Jesus had said and done things no one in the world had seen. Their response was to become increasingly hard hearted. His response was to pronounce judgment, and to declare that this judgment would bring them to the place of woe.
I do not know of a single passage of Scripture in which there is contained such a complete contrast as there is here in Matthew 11, other than perhaps Deuteronomy 30. There, Moses places blessing on the one hand and cursing on the other hand, and asks Israel to choose. To me, this is exactly what the Prophet greater than Moses does in our story. He places woe on one side and then places rest on the other, and asks Israel to choose.
And what a rest it is! The word implies the refreshment and relaxation that follows hard labor. To drive home the point look at some of its synonyms: vacation, calm, comfort, downtime, dreaminess, ease, holiday, idleness, leisure, nap, peace, quiescence, quiet, quietude, recess, recreation, refreshment, relaxation, relief, repose, respite, siesta, silence, sleep, somnolence, stillness, tranquility.
Jesus offers this rest to those who choose to come to Him. He is telling these hard hearted people that He isn't trying to take advantage of them, or walk to a throne over their crushed and bleeding bodies. Rather, if they will believe Him, and accept His claims, He will pour on them the tremendous blessing of rest.
This rest is better than a rest for your body; it is a rest for your soul (Matthew 11.29). When your body is tired or sick you can rest for a comparatively short period of time and recover, but when your soul is shattered into a million tiny jagged fragments all the kings horses and all the kings men can't put it back together again – but Jesus can.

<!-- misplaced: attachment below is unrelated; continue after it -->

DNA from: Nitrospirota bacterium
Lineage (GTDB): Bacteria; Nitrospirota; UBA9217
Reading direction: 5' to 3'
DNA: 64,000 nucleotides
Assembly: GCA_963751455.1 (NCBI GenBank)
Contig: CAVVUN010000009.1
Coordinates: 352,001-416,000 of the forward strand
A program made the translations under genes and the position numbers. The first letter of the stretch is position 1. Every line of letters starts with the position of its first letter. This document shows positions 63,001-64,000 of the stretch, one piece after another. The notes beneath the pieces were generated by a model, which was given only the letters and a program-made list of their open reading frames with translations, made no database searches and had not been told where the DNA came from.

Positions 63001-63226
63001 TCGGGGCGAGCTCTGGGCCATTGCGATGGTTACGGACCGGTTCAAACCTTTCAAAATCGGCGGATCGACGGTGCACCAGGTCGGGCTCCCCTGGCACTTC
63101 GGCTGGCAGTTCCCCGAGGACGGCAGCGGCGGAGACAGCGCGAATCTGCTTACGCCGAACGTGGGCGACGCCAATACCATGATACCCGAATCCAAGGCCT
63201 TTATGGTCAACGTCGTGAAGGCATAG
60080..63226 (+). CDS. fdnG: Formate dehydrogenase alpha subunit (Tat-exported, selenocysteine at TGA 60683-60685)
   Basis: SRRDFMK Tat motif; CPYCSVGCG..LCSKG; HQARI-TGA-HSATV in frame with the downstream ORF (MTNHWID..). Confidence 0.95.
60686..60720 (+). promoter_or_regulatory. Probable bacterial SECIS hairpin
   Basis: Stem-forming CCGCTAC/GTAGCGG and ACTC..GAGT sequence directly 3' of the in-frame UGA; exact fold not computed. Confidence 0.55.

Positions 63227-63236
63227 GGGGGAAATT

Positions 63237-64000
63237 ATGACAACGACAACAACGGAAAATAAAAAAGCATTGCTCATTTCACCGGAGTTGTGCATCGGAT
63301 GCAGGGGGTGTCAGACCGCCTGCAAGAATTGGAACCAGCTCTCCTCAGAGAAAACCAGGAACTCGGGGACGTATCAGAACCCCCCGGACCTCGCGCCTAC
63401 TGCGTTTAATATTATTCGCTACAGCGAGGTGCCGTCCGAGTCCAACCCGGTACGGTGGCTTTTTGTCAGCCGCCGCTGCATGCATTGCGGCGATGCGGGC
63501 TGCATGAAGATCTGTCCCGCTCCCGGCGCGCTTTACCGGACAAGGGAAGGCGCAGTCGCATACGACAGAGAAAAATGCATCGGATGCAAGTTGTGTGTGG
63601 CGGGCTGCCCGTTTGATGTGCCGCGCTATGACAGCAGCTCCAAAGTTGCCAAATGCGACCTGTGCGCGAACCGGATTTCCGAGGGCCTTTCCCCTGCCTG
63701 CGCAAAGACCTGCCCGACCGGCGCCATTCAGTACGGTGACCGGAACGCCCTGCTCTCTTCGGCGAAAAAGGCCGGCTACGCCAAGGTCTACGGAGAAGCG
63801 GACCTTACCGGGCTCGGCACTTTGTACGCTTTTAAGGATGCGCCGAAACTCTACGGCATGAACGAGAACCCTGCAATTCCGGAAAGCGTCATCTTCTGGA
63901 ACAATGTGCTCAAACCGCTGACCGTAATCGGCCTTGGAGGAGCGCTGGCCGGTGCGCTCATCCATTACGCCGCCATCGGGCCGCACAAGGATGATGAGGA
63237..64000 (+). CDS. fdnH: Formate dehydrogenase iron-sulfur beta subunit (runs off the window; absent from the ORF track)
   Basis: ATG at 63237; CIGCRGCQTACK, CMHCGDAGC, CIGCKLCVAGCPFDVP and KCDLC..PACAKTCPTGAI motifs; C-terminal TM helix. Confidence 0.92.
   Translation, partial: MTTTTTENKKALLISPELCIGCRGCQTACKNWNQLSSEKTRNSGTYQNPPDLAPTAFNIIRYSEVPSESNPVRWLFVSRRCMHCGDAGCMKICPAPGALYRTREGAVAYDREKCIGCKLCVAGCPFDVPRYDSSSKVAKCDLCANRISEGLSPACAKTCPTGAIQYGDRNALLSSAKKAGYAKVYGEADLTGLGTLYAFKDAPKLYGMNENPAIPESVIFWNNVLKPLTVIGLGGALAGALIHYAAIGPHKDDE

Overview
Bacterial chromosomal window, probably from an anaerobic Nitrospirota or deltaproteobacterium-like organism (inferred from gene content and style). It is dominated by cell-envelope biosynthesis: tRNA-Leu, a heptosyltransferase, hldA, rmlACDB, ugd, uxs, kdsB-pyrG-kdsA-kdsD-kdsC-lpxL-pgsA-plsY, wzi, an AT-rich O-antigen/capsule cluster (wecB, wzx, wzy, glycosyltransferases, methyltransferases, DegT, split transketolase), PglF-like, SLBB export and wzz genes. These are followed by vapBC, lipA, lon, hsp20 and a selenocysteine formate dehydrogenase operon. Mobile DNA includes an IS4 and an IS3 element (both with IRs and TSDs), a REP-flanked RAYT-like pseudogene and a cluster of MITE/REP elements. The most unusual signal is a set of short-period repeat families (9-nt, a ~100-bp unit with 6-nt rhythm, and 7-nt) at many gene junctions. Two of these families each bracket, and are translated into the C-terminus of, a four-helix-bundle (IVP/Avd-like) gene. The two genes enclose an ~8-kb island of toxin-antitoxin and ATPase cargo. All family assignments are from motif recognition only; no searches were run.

We see here, then, laid out before the people of Galilee two completely different scenarios, and their destination was determined by their own choice. If they hardened their heart still further to Him they would experience woe. If they yielded to Him in humility, repentance, and faith, He would furnish them rest.
Beloved, I am absolutely convinced, from the crown of my head to the sole of my feet, that this choice not only faced the Galileans of Jesus' generation, but also faces the people of our own day. It is the same choice that has come to each generation, including our generation: woe or rest?
The gracious working of God in a life is a curious thing. In some it produces repentance, faith, and obedience. In some it produces hardness and rebellion. What it never produces is neutrality. And the more of Himself that God has graciously given to you the more true this is.
Twenty five years ago I watched, for the very first time, a group of young people who grew up in Christian homes, faced with the decision of whether to yield, in humility, to the claims of Christ, or to, in hardheartedness, reject His claim on their life. After going our separate ways after high school, and moving geographically to another section of the country, I reconnected with many of them via Facebook recently. It was downright eerie to see what had happened in their lives. Perhaps I would not have noticed it as much if the transition had been gradual, but suddenly I was confronted with the fully formed lives and families of those whom I knew back in high school. With not a shred of coincidence, I noticed that, by and large, those who back then had chosen the path of hardness and rebellion were living now in a state of woe. On the other hand, those who had chosen back then the path of humility and obedience, well, their life had yielded to them the peaceable fruit of rest for their souls.
Blessing or cursing? Woe or rest? The choice is yours, my friend, and it rests upon what you do with the claims of Jesus Christ upon your life. Will you harden or will you yield?
If you would like to listen to the audio version of the blog you may find it here on our church website. Just press 'launch media player' and choose We Preach Christ 33, 'Woe or Rest'.